To my experience, in-camera batteries are disconnected from the camera, when you plug in the external supply. So, if you plug or unplug the external supply, the camera restarts. If you leave the plug in the camera and cut the supply voltage, the camera is not operable (due to disconnected battery)

ProCon
– easy to handle
– easy to build yourself
– cheap
– perfect for studio / fixed setup
– designed for mains connection
– does not charge in-camera batteries
– disconnects in-camera battery
(no backup, if mains fails)

Option 5: Battery dummy
Dummy batteries are a great sollution for long lasting scenarios. You replace the camera battery with a plastic dummy, which has a DC plug. You simply provide 7.2-8V from any means of power supply you have. This may be a mains adapter, USB power bank with step-up adapter, a 12V car socket with step-down adapter or a lithium battery pack with 2 batteries in series. There are even some dummy batteries with included USB to 7.2V converter. But they may lack the power neccessary to drive the camera (some cameras are specified with 7.2V 2A input, which is way above the typical extended USB power scheme of 5V 2.1A.
As there are so many ways to provide the power needed, it is a very versatile option. But you have to be careful in selecting the right dummy. Some dummy units do not lock perfectly in the battery slot. So the dummy may fall out of the camera, or it disconnects. Some may have very stiff cables, which pose a lot of stress to the battery compartment lid (which is a true pain to replace!)
Hints:
– You may never want to charge the dummy battery! This may pose a high risk of damage!
– provide a well stabilized, battery-like voltage for best performance
– if the dummy disconnects or is not supplied, the camera is off immediately

ProCon
– versatile
– quite cheap
– may last several hours to days
– may disconnect
– not every dummy is well made

Summary
Depending on the situation, I choose any of these options – or even stick to replacing the batteries frequently. But my personal favorite for long lasting sessions is Option 5 in combination with a 2S 2P or 3P lithium pack (2 or 3 parallel, 2 in series). This power pack provides 7,4V straight off (no converter needed) with far more than 4 times the capacity of the stock battery. Up until now, I never ran into drained batteries, even under -10C conditions after 10 hours shooting.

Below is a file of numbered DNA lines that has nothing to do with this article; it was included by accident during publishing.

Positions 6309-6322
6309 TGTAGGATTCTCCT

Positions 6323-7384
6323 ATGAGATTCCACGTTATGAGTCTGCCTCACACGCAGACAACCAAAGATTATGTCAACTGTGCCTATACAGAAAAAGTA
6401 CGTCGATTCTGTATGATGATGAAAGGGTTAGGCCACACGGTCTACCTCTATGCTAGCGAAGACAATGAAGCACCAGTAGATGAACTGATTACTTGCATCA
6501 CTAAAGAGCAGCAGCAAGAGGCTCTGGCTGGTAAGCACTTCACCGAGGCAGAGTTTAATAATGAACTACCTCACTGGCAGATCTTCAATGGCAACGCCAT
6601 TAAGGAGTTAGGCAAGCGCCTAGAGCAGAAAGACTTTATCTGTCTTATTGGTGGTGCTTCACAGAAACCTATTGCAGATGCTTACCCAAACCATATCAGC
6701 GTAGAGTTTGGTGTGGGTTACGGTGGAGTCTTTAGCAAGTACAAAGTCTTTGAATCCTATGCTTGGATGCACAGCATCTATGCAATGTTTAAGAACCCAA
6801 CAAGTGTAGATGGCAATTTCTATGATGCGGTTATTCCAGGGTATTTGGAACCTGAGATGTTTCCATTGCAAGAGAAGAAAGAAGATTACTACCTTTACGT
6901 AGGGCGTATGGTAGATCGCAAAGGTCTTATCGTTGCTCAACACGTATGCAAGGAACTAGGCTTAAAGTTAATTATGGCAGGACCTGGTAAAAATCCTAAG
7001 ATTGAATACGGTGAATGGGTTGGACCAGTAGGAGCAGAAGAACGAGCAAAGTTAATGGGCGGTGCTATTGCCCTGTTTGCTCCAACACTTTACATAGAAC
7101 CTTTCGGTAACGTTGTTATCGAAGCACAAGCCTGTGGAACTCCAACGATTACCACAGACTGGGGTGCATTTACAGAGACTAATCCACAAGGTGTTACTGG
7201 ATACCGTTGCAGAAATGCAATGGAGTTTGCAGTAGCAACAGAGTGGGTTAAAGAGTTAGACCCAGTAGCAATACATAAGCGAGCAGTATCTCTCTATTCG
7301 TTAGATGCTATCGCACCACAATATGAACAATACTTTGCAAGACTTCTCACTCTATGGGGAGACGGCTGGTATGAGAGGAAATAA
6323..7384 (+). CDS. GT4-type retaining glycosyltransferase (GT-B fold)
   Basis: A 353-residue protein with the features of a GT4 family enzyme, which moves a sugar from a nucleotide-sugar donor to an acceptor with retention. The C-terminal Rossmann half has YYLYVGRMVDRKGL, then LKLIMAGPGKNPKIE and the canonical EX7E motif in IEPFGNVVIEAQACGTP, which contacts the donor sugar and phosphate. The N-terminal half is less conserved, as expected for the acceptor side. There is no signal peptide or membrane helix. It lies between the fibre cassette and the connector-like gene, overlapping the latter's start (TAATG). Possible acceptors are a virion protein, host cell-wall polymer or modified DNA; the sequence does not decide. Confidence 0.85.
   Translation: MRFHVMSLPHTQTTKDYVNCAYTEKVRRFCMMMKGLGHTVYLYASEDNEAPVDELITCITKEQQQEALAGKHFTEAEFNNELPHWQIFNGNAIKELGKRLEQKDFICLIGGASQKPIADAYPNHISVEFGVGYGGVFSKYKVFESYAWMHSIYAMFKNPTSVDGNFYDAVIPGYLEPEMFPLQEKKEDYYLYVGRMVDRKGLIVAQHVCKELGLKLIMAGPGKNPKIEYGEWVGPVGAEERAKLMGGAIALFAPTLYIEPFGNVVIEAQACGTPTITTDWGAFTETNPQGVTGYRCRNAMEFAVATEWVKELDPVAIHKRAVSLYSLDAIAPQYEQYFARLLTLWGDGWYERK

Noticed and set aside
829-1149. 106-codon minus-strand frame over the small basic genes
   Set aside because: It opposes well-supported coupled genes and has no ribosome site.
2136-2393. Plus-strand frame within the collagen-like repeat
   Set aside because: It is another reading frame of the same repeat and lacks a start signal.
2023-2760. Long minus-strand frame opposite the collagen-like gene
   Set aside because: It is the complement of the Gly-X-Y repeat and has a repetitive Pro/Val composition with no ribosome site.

Tilt Adapter for narrow band solar imaging

Imaging with narrow band H-alpha filters for solar imaging (prominences and chromosphere) requires the light beam to be almost parallel before entering the special interference filter called Etalon filter. This is achieved by i.e. telecentric systems, also extending the focal length by a factor of 2-4x. The sensor protection glass and anti-reflection glass of the camera create reflections with each other and the filter surface. Due to the parallel light beam, these reflections create interference patterns, noticable as so called Newton’s rings in the image. It depends on several different factors like sensor construction (micro lenses, …), exact angle of sensor in optical path, angle between sensor and filter / protection glass, … how strong the Newton’s rings influence the resulting images.

It is possible to reduce or eliminate this in post processing. But any minor shift in the imaging train will make it almost impossible to compensate with flat-field images.
Fortunately, there is one alternative option: tilting the camera by a few degrees (usually up to 5 degrees), to widen the distance of the Newton’s rings, where they are no longer disturbing.

As these tilt adapters have a quite steep price tag, I constructed and printed one myself. I had to create several versions, until I had achieved a proper stability as well as stray light protection. But finally, I have a working tool 🙂